The bad is very evident in terms of whether you start running into credit related risk. As you've seen in our disclosure, while we view interest rates as a headwind, it still is a headwind of both statutory income numbers as well, so we have to watch interest rates.

But overall, when thinking about the threats to that, I don’t, right now, we certainly are trying to manage to reduce those threats. And you should think of our guidance on stack dividends as the confidence level we have in being able to execute on that run rate of capital generation.

We wouldn’t guide on statutory dividend ranges, particularly increased ranges, guide on increased share repurchase and initiate a common stock dividend if we didn’t have a level of confidence in the range bound risk profile of our capital generating model.

Chris Giovanni – Goldman Sachs

Okay, that's helpful. And then just lastly then, I guess this really points to I mean we're going to be sniffing sort of 12.5%, which is the next level of sort of the interest rates sweeps probably early next year. So should we be thinking about another sort of stair step up from a capital management standpoint in 2013 without putting sort of numbers around it? But theoretically, is that the way we should be looking at it?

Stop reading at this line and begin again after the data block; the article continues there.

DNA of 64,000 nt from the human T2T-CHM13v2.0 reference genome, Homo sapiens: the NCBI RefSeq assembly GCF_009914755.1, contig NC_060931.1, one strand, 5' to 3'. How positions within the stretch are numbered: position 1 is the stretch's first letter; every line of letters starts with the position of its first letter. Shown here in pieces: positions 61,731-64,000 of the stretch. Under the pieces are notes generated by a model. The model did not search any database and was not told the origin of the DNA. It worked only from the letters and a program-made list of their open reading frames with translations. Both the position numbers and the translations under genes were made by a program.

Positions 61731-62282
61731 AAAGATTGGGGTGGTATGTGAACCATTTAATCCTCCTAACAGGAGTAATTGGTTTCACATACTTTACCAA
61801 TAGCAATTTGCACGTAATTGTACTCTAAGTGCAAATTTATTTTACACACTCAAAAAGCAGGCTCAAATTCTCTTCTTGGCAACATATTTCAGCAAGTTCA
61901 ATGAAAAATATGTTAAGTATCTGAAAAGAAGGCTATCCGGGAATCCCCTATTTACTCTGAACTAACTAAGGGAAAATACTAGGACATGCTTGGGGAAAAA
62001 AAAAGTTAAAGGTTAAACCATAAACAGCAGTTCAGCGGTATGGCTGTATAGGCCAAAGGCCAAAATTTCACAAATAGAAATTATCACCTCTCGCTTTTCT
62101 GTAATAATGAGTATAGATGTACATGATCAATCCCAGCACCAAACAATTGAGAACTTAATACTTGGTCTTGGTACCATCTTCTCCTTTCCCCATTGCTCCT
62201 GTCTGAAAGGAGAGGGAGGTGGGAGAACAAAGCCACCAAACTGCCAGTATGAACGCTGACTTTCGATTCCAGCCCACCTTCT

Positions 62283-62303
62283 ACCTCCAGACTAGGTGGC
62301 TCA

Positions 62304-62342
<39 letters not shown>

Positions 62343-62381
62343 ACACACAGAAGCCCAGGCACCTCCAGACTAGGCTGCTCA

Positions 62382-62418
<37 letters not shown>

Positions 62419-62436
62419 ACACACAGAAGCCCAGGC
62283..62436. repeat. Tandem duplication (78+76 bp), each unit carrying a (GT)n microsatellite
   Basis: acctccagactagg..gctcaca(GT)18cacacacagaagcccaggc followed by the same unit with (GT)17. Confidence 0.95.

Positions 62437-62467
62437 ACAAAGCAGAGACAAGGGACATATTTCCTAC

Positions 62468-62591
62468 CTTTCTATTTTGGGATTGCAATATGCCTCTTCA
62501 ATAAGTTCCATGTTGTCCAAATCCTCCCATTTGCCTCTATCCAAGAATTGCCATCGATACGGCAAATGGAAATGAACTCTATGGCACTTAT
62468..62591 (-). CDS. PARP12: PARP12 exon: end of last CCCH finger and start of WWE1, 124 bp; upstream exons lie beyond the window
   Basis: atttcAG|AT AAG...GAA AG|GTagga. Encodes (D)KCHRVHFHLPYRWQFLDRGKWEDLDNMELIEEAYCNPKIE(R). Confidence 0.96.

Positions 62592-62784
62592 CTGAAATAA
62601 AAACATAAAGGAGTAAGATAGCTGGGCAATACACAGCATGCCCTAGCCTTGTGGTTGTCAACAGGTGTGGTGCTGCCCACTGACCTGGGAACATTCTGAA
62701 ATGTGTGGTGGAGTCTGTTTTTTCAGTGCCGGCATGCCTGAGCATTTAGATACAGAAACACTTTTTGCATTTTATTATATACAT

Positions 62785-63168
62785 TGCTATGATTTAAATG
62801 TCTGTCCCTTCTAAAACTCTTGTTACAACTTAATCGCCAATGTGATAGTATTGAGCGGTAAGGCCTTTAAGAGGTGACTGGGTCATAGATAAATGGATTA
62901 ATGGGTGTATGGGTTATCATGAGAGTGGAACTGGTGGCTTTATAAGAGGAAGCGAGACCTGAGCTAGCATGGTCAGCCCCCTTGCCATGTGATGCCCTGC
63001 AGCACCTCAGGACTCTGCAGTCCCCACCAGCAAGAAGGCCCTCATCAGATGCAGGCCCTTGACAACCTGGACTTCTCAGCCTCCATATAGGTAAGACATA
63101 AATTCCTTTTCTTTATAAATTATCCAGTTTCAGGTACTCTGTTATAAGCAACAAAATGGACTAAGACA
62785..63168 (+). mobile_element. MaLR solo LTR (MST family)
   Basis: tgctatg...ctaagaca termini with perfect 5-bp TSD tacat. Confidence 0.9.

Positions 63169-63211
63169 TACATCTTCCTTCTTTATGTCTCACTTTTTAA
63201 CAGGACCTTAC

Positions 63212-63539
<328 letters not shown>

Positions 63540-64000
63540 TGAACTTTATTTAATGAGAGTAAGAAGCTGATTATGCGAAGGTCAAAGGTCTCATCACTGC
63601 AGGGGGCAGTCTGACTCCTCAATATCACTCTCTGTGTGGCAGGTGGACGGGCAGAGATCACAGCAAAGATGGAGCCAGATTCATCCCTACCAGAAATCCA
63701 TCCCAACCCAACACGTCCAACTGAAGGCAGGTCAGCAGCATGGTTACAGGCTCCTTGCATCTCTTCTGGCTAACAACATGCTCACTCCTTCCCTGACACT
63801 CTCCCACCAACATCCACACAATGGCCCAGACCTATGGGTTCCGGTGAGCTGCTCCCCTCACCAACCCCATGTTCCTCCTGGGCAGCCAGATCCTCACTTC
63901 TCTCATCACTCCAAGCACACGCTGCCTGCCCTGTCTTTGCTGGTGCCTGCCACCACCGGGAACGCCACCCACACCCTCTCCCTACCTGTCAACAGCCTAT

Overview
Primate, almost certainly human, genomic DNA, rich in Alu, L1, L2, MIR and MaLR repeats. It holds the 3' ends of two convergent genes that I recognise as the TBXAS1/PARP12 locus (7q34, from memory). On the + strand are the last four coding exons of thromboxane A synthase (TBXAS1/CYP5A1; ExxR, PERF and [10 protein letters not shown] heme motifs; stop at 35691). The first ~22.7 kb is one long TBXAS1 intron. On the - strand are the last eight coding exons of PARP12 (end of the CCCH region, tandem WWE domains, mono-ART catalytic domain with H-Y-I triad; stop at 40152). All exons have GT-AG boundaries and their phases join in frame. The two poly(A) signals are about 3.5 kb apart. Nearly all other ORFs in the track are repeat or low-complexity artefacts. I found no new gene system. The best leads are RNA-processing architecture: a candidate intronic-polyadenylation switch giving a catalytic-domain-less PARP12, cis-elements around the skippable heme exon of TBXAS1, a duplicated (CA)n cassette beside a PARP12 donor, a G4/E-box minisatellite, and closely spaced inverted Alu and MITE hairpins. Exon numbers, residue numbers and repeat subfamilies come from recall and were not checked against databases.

Edward Bonach

Let's step back a bit. My view of this notion of a stair step, or finding, or accelerating the ROE run rate of the company has actually less to do with reaching a milestone of 12.5% and being able to have a say freer to have that capital. To me, it's a bit more dynamic than that. And that is, we're a company that has really switched gears in terms of cash flow dynamics, financial strength dynamics, and capital strength. And as a result, we're seeing positive ratings momentum as a company. And that offers up the opportunity for us to think about where we can be opportunistic on lowering our cost to capital, looking at our debt structure, which is relatively expensive because it's a hangover if you will from the financial crisis period of time.